The chip, called Mew, measures just 0.4mm on a side, and stores information such as identification and security code. It includes 128 bits of read-only memory (ROM) and RF wireless circuitry that allows it to transmit over a distance of about 30cm or 12 inches. If inserted in money, a reader unit would be able to instantly detect authentic bills.
Most identity chips are currently several millimeters on a side.
While the chip currently requires a reader unit to work, its size carries big implications for the future of identity technology. For example, future chips could be implanted into all paper money and be connected wirelessly to the Internet, so that authorities would be able to monitor the movement of all cash.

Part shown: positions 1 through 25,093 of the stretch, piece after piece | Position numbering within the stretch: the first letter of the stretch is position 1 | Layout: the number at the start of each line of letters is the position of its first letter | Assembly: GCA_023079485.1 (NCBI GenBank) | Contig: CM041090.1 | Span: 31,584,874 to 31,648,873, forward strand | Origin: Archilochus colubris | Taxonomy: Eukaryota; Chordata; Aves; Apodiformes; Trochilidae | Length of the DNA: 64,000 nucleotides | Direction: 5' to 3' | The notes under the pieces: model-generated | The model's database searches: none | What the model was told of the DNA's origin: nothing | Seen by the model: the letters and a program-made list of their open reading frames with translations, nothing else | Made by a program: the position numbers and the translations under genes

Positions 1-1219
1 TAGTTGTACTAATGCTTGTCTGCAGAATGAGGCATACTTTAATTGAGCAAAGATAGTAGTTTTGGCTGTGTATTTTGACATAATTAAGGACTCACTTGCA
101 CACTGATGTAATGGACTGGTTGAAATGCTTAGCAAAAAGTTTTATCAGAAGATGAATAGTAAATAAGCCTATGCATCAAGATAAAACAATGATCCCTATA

Such chips could also be embedded in other consumer products to track them in the event of theft.
Hitachi says it is considering adding rewritable memory to the device, but for the moment is using ROM to prevent data falsification.
The chip will begin sampling this autumn and Hitachi will begin marketing it next spring. Mew Solutions, the venture formed by Hitachi to promote the chip, expects sales of US$145m (about £98m) by 2005.